The United States has a noisy and utterly imperfect representational democracy, disorderly and dysfunctional in many ways. But as Founding Father James Madison famously observed, “A popular Government, without popular information, or the means of acquiring it, is but a Prologue to a Farce or a Tragedy; or perhaps both. Knowledge will forever govern ignorance: And a people who mean to be their own Governors must arm themselves with the power which knowledge gives.”
Unfortunately, in terms of a national “right to know” law, it took 144 years for the American people to begin to arm themselves with palpable knowledge about their government. After many, many years of earnest organizing efforts by various public-interest organizations, in 1966 Congress passed and President Lyndon B. Johnson signed into law the Freedom of Information Act (FOIA), which has been subsequently amended many times.
Sunshine Week. a collaboration between the American Society of News Editors and the Reporters Committee for Freedom of the Press, supports that right to know by stressing the importance of open government and freedom of information.
No one can credibly suggest that transparency and the FOIA law are excessive. For one thing, the law does not even apply to the White House, or to Congress, or to the two major political parties, or to private corporations that wield immense power and dominate our national politics, but were not specifically mentioned in the Articles of Confederation or the U.S. Constitution.
Nor does the FOIA law apply to the large, nonprofit “think tanks,” sometimes known as the “idea merchants,” which help to frame our national discourse about specific public policy issues.
There are, in addition, nine other formal FOIA exemptions that prevent or can severely delay disclosure. One of these pertains to national defense and foreign policy. Ever since the Atomic Age began 70 years ago and national security became paramount, public disclosure necessarily has become seriously circumscribed.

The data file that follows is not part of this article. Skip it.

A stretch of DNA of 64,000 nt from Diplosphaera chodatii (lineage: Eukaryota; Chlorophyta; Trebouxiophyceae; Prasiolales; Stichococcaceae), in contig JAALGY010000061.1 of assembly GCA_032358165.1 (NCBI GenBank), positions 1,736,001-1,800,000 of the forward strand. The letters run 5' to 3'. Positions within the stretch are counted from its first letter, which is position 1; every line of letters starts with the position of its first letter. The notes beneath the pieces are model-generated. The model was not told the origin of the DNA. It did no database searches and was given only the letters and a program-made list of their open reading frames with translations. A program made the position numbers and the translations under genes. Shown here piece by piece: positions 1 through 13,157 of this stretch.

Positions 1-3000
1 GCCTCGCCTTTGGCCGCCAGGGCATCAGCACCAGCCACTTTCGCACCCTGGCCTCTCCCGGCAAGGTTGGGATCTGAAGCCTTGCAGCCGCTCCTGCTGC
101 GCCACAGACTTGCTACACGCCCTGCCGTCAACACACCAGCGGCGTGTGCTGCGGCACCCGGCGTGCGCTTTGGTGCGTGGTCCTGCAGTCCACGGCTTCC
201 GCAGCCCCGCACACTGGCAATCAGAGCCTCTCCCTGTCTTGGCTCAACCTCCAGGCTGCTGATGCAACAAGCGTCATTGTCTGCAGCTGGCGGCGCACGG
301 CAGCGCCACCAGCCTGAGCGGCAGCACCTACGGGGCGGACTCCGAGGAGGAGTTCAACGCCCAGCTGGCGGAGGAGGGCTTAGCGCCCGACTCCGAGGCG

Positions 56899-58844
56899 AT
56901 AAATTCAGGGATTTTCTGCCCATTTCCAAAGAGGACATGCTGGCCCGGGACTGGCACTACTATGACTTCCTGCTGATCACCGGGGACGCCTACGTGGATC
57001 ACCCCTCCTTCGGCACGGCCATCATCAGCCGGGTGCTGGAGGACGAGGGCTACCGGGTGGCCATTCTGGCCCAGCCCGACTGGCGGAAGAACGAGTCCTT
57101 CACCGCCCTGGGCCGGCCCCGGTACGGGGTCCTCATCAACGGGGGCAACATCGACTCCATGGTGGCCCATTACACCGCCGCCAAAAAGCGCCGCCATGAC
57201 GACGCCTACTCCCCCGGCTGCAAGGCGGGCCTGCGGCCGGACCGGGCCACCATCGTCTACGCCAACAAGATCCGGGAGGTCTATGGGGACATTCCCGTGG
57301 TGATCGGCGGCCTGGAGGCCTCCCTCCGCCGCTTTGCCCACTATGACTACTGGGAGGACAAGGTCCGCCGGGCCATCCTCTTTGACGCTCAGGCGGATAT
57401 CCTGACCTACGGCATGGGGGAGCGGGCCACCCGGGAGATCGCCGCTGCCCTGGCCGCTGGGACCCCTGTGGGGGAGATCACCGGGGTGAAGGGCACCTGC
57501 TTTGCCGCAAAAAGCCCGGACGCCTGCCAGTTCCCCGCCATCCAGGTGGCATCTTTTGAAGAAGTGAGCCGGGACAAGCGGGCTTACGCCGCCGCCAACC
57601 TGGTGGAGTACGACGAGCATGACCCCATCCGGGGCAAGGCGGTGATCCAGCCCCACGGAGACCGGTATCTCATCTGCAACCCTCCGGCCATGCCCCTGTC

Overall, billions of government records have been classified and withheld, or severely redacted, during that period – all delaying and distorting “the truth” as Americans know it.
For example, it took half a century and a presidential commission of nearly 50 researchers for the American people to learn the extent of the U.S. government’s human radiation experiments.
Separately, it took roughly seven years and 7,000 U.S. soldier deaths in Vietnam before the American people learned that the president of the United States had lied about the August 1964 Gulf of Tonkin attack against U.S. naval forces, the ostensible rationale for the U.S. war in Vietnam. The New York Times’ and Washington Post’s June 1971 publication of the leaked, secret Department of Defense history of the U.S. involvement in Vietnam, known as the “Pentagon Papers,” laid bare that and other misrepresentations by Johnson and his administration.
We are still waiting for all of the documents from the U.S. destabilization of Chile more than 40 years ago; for information on the Iran-Contra scandal in which 14 federal officials were initially charged with federal crimes 30 years ago; and for documents about so many other important uses and abuses of government power.
Another significant impediment to transparency involves corporate outsourcing. There are nearly four times more federal contractors, about 7.5 million, doing the business of government than actual traditional government employees. Contractors are often managing other contractors. Not only do the FOIA laws not apply to them, neither do federal government ethics laws.
Facts are and must be the coin of the realm in a democracy, because government “of the people, by the people and for the people,” to paraphrase President Abraham Lincoln, requires and assumes to some extent an informed citizenry.
Or as the principal author of the Declaration of Independence, Thomas Jefferson, famously wrote, “If a nation expects to be ignorant and free, in a state of civilization, it expects what never was and never will be.”
And in a nation with 100 million more people today than during the Watergate scandal 40 years ago, but only half as many professional journalists and four times more public relations agents now than professional journalists (in 1960, the ratio was 1-to-1), one of the very few, truth-telling moorings the public must have is access to and freedom of information.
Charles Lewis is a professor of journalism at the American University School of Communication in Washington, D.C., and the founding executive editor of its Investigative Reporting Workshop. He is the author of “935 Lies: The Future of Truth and the Decline of America’s Moral Integrity.”